sity of Michigan for which The
Michigan Daily assumes no edi-
torial responsibility. Notices should
be sent in TYPEWRITTEN form to
Room 3519 Administration Build-
ing, before 2 p m. two days preced-
ing publication.
General Notices
Attention August Graduates: Colleg
og Literature, Science, and the Arts
School of Education, School of Music
School of, Public Health, School o:
Business Administration: Students are
advised not to request grades of I o
X in August. When such grades at
absolutely imperative, the work mus
be made up in time to allow your in.
structor to reportthe iake-up grad
not later than I a.m., August 18
Grades received after that time ma
defer the student's graduation until ,
later date.
Recommendations for Departmenta
Honors: Teaching departments wishin
to recommend tentative August grad
uates from the College of Literature
Science, and the Arts, and the Schoc
of Education for departmental honor
(or high honors in the College o
L.s.&A.) should recommend such stu
dents in a letter delivered to the Of
flce of Registration and Records, Roon
1513 Admin. Bldg., before August 18.
The General Library will be close<
Saturday, August 13, and will cntinu
to be closed Saturdays and Sunday
through September 18. The library il
be open during this, period, Monda;
through Friday, from 8 a.m. to 5,p.m
The Undergraduate Library will als
be closed Saturday, August 13, but wi
remain closed through September 11
From Monday, September 12.througl
Friday,- September 16, the Undergradu
ate Library will be open 8 a.m. to
p.m. daily. Both libraries will resum,
regular schedules Monday, Septembe
Divisional libraries likewise will b
closed Saturday, August 13. Hours fo
the intersession will be posted on th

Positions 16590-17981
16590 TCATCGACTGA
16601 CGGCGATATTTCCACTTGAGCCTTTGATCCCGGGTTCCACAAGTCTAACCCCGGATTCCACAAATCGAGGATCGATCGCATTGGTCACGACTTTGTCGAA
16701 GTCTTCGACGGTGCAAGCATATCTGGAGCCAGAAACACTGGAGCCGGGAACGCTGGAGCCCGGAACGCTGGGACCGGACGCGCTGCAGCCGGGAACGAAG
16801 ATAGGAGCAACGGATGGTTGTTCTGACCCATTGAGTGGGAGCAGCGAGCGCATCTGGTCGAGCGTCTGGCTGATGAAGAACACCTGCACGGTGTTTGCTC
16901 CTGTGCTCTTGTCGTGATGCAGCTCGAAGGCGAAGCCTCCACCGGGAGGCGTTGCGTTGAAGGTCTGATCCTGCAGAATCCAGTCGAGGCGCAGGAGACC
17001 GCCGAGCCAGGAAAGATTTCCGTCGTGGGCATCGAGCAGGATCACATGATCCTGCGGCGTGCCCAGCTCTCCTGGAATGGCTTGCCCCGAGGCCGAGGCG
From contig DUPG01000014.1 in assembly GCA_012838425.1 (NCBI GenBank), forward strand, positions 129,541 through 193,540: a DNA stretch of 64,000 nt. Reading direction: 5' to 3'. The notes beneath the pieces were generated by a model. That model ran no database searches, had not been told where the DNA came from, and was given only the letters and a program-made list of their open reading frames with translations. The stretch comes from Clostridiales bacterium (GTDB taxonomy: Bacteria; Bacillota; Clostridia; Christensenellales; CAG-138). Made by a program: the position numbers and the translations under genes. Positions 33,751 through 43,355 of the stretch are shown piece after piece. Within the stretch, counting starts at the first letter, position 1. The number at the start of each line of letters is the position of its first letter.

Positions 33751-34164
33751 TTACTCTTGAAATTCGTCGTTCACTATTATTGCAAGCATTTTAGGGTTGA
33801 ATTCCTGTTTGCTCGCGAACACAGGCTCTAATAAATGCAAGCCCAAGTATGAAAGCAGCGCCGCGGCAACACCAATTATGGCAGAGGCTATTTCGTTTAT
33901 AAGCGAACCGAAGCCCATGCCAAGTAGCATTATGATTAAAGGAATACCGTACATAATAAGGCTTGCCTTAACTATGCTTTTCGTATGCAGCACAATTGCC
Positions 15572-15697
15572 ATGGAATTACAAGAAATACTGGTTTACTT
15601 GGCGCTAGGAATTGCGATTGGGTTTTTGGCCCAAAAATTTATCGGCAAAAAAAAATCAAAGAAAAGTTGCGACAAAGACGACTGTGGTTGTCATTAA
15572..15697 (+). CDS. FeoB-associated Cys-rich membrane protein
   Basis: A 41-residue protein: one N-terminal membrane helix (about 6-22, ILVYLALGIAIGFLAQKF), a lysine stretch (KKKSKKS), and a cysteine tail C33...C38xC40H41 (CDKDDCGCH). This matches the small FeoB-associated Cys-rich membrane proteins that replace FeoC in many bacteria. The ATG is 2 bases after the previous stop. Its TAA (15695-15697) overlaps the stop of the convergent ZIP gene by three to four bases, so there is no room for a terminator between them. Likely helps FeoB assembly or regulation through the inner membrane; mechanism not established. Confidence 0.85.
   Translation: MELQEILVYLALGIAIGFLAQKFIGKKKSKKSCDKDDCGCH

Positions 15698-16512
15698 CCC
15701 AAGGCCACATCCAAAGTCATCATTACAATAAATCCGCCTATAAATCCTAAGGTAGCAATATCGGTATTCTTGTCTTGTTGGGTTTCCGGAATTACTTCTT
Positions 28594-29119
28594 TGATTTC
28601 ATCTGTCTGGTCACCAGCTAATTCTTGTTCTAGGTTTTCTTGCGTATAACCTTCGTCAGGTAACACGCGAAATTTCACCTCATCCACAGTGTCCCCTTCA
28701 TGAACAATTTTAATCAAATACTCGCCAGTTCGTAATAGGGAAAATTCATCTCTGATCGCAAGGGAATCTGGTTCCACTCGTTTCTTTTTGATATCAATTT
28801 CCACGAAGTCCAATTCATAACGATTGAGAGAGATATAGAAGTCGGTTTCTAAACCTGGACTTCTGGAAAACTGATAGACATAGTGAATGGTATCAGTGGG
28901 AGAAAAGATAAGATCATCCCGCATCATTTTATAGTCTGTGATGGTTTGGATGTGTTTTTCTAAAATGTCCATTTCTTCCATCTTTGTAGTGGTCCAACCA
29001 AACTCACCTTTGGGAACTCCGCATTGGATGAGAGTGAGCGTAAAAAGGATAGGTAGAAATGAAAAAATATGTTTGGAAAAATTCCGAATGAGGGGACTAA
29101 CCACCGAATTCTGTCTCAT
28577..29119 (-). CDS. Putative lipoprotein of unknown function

doors of each library. A few individus
libraries will be closed during part, c
all, of this period, and these librarie
as well as the Undergraduate Library
will be serviced by the Circulation De
partment of the General Library, o
days when no library hours were sched
All libraries will be closed Labor Day
Monday, September 5.
Student Recital: Solveig Steen wi
present a recital in Rackhamn Assembl
Hall on Tues., Aug. 9. at 8:30 p.m. i
partial fulfillment of the requiremeni
for the degree Master of Music. Mi
Steen has included in her prograr
compositions by Bach, Haydn, Bei
thoven, Bartok, and Chopin. Open I
the public.
Linguistic Forum Lecture: Prof. Pat
W. Friedrich, University of Pennsy
vania, will discuss "The Consonanti
(Continued on Page 3)

'Search and Seizure'

T THE START of Summer Quarter main
library officials initiated a new policy which
niversity of Washington Daily staff members
ave affecitonately dubbed "search and seiz-
re." Unarmed guards at the front and science
ading room entrances inspect books, note-
>oks, briefcases and an occasional purse as
brary users trudge past.
The new system has been greeted by a curi-
as mixture of violent objection, hearty ap-
oval and the cherished University reaction--
For half an hour the other day we questioned
eryone emerging from the library's main en-
'ance as to their reactions to the "customs
A few approved of the system; two called it
naulting, embarrassing and inconvenient."